Wild Flower Garden outside the bakery
What a beautiful summer we have had so far, with balmy sunny days and warm moonlit evenings it has been glorious here on the farm.
The birds seem to have been doing well, with doves, wrens, sparrows, blue tits and woodpeckers ( to name but a few) all raising their families in the safety of the nature reserve. Although there don’t seem to be as many swallows and martins this year.
We have also noticed butterfly and bee numbers are down, possibly due to the harsh winter. The setaside areas have come in to their own providing a mass of thistles & teasels for the goldfinches, with plants such as yellow dotted loostrife, coltsfoot & cut leaf cranesbill flowers also spreading nicely.
The team veggie patch is now highly productive, we’ve been enjoying courgettes, tomatoes, beetroot’s, new potatoes and fresh herbs for our team lunches. With squash and pumpkin plants on the way on the dung heap we should have a fresh veg supply through the winter too.
We decided to dig up the fruit patch ( as the fruit bushes had suffered from a long dry April!) and plant the seemingly hundreds of tomato plants that we successfully grown from seed in the poly tunnel. Also and a couple of bags of seed potatoes that our local garden centre were giving away – waste not want not!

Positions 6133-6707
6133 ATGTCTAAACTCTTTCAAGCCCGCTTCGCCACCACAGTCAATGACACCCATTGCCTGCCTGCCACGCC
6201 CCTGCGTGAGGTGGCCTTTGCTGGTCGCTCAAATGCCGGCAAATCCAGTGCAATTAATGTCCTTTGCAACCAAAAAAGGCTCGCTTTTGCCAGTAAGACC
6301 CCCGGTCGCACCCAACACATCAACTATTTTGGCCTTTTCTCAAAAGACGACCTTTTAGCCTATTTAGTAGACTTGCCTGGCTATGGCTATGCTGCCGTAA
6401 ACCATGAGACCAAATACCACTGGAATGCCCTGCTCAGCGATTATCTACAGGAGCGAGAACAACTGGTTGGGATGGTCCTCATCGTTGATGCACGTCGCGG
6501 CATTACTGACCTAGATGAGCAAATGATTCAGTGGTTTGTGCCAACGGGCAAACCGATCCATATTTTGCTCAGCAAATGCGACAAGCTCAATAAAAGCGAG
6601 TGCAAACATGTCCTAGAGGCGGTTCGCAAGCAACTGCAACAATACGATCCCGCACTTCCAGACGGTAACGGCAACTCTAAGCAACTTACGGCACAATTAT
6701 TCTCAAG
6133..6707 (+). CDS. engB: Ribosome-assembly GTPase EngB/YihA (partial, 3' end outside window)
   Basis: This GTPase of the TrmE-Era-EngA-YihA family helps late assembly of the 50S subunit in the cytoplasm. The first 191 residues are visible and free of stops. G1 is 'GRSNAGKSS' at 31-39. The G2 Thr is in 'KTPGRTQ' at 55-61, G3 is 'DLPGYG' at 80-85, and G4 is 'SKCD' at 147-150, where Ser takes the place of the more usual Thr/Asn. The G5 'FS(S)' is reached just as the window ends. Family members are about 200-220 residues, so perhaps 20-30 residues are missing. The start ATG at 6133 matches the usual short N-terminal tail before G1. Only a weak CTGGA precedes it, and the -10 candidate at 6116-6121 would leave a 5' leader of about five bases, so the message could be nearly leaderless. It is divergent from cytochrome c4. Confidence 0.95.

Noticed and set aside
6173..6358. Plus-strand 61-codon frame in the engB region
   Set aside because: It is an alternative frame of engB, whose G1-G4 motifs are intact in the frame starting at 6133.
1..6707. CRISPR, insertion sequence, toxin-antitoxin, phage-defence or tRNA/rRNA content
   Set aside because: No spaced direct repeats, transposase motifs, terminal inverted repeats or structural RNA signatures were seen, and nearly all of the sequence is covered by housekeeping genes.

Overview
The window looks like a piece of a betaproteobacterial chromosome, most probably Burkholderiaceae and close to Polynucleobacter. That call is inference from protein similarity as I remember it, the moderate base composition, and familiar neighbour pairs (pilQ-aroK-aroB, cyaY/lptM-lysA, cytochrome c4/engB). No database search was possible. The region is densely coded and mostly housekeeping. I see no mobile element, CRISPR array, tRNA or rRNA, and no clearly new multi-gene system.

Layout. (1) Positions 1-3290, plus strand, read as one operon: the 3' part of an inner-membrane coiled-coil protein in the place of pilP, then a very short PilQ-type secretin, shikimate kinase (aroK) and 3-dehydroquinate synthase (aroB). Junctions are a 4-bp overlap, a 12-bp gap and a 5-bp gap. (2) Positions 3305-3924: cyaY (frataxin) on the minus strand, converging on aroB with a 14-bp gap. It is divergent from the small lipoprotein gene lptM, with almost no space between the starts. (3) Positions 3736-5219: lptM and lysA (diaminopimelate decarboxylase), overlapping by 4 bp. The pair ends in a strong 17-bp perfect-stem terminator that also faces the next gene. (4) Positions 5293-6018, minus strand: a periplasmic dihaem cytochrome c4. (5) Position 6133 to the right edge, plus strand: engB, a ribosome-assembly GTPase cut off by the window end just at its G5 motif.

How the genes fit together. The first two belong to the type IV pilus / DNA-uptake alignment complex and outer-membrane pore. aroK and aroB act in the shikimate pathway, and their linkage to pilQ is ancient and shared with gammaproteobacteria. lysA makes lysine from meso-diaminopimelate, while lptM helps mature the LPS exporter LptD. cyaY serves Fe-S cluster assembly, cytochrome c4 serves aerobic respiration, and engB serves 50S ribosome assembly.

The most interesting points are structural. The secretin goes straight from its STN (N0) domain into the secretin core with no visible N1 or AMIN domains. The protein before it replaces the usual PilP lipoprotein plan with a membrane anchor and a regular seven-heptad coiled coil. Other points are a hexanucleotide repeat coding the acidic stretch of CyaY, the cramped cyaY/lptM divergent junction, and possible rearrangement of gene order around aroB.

We are very excited that plans are now under way for our new community resource centre, we are recycling an old mobile classroom that is retiring from a local school, this will house our office and mail order shop packing area, meaning we will then have an extra room to turn into the centre, we’ll then be able to invite local schools and groups to visit the farm, learn about local food production – with info about local food producers and a tour of the bakery, tour the nature reserve and contribute to our nature table and wildlife log book, enabling us to teach them more about nature and conservation.
We are keen to show how Bee Green is linked to everything we do – so for example all of the cardboard we use is shredded and turned to horse bedding, this is transferred to the dung heap where it rots down, then ends up on our raised bed to fertilise the veg plants, which we then serve in the Bee shack cafe.
In June we visited the Green Scythe fair at Thorney lakes, Nr Langport in Somerset http://www.greenfair.org.uk/ This wonderful event happens every year and I would highly recommend it, with live demos, a scything competition, local crafts, lovely food and a fun packed kids area complete with Play Hay’! It was a brilliant day out.
We are looking forward now to visiting the Oak fair in Aug http://www.stockgaylard.com/oak-fair/oak-fair-at-stock-gaylard.html which has similar stalls, an art exhibition and food tent. With a conservation area, with a wealth of information from all of the wonderful local conservation organisations and charities.
Wishing you all a wonderful weekend, Thanks for reading